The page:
Tuesday January 30, 2018 •
Vancouver, B.C. — Today, British Columbia’s Minister of the Environment and Climate Change Strategy George Heyman announced restrictions on any increase in shipments of heavy oil — including tar sands crude — by pipeline or rail through B.C. while a scientific panel appointed by the province conducts a review of the scientific uncertainties around tar sands oil spill cleanup.
“Today’s announcement by British Columbia officials of plans to restrict new shipments of tar sands crude oil is a major setback for Kinder Morgan’s pipeline,” said Sven Biggs, Energy and Climate Campaigner for Stand.earth. “It means that even if Kinder Morgan does manage to build the project, the company may never be able to ship a single barrel of tar sands crude.”
Kinder Morgan plans to use the new Trans Mountain Pipeline to ship a form of tar sands crude oil, which the industry calls diluted bitumen, or dilbit. This new form of oil is much more difficult to clean up than conventional crude oil — studies have shown dilbit sinks when spilled into fresh water, which is exactly what happened during a dilbit spill in the Kalamazoo River in Michigan in 2010. Dilbit also presents new challenges for first responders and cleanup crews because the chemicals used to dilute the bitumen to a liquid state so it can be pumped through pipelines are extremely toxic and when spilled, evaporate into a poisonous cloud.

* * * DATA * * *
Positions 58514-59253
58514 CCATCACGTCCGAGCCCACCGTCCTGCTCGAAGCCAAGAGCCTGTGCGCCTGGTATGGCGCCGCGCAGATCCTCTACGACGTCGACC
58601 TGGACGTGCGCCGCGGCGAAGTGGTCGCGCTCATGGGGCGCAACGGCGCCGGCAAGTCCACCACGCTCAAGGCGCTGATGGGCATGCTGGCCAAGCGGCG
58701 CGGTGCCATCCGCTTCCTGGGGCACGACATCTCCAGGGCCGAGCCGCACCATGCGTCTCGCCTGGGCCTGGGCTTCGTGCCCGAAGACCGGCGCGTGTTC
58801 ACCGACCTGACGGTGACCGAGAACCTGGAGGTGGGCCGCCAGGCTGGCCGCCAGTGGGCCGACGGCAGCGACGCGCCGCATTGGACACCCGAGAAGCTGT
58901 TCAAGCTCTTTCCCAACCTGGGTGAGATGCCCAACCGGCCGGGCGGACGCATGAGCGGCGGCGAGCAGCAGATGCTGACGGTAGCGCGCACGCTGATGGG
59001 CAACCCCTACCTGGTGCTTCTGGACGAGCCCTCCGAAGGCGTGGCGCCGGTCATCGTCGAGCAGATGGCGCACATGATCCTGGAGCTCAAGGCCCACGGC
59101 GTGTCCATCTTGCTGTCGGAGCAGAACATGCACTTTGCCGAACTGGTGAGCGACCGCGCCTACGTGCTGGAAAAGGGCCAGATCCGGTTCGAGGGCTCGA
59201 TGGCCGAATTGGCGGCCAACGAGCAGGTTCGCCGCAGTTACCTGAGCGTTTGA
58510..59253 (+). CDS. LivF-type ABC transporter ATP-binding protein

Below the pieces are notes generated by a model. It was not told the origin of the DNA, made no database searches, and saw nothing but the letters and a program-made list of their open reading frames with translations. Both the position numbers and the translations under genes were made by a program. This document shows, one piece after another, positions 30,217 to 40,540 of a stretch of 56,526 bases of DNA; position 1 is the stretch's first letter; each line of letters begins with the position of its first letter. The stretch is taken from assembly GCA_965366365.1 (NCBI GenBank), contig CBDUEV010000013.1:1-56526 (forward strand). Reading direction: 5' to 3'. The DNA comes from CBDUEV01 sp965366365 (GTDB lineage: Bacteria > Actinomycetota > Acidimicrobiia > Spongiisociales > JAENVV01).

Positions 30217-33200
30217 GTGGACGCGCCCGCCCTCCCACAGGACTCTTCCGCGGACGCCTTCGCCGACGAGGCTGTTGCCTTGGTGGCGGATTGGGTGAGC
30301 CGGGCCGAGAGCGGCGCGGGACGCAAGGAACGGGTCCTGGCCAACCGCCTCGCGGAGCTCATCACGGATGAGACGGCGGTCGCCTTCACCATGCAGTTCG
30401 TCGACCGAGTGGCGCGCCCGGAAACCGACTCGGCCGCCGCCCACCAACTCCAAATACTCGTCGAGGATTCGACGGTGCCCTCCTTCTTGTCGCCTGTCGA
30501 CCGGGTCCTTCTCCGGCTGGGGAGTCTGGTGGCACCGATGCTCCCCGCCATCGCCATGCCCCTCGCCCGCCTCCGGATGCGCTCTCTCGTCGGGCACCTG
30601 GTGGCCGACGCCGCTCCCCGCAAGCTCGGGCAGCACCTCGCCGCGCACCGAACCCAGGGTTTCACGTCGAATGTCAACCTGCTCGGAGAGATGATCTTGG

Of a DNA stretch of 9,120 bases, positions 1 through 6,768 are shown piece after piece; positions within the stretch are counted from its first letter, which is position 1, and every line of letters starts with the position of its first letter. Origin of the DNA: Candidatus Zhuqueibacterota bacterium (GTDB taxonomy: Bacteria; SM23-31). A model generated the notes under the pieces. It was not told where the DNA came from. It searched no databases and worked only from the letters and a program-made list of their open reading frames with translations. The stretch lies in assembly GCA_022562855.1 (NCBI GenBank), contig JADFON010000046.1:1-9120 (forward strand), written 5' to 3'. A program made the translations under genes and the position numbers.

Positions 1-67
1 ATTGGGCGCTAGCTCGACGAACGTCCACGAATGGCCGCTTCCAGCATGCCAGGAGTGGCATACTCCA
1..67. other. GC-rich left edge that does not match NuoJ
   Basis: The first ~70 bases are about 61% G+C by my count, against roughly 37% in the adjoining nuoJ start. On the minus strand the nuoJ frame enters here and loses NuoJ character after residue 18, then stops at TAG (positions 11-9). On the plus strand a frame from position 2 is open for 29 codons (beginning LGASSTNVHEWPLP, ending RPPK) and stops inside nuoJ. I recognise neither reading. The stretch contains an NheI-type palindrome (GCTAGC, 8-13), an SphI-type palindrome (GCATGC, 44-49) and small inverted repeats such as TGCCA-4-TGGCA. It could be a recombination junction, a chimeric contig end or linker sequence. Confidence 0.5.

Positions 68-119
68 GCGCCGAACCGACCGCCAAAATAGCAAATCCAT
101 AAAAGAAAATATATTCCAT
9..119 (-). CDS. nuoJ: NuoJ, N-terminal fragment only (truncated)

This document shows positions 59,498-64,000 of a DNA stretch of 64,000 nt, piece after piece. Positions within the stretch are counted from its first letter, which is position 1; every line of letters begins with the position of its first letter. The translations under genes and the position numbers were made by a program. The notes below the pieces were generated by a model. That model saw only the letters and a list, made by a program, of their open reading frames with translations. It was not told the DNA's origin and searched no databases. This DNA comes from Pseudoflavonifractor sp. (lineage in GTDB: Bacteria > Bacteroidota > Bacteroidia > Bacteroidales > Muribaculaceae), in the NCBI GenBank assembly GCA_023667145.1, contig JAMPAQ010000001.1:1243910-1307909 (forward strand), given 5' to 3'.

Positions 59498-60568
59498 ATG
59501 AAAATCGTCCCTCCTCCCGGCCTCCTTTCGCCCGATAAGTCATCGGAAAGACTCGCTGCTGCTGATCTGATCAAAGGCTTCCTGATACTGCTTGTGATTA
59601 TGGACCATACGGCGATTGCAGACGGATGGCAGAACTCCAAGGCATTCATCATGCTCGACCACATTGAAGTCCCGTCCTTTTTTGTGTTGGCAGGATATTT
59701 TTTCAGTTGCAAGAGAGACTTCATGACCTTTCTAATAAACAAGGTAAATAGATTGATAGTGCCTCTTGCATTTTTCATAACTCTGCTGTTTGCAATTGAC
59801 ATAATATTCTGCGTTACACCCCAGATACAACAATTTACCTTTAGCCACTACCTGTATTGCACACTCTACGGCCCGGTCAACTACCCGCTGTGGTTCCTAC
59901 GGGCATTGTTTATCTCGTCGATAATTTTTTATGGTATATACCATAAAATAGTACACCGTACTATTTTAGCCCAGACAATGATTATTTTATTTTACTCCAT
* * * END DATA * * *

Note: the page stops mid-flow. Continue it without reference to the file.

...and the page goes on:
“If I was an investor in Kinder Morgan, I would be on the phone with a broker right now,” said Biggs. “This announcement is more than just another setback for Kinder Morgan. In the short term, these new restrictions mean the pipeline cannot go into operation. In the long term, the outcome of the review has the potential to become a permanent roadblock, showing there is no effective way to clean up this extremely dangerous form of oil.”
Media contact: Sven Biggs, Energy and Climate Campaigner, Stand.earth, 778-882-8354, firstname.lastname@example.org
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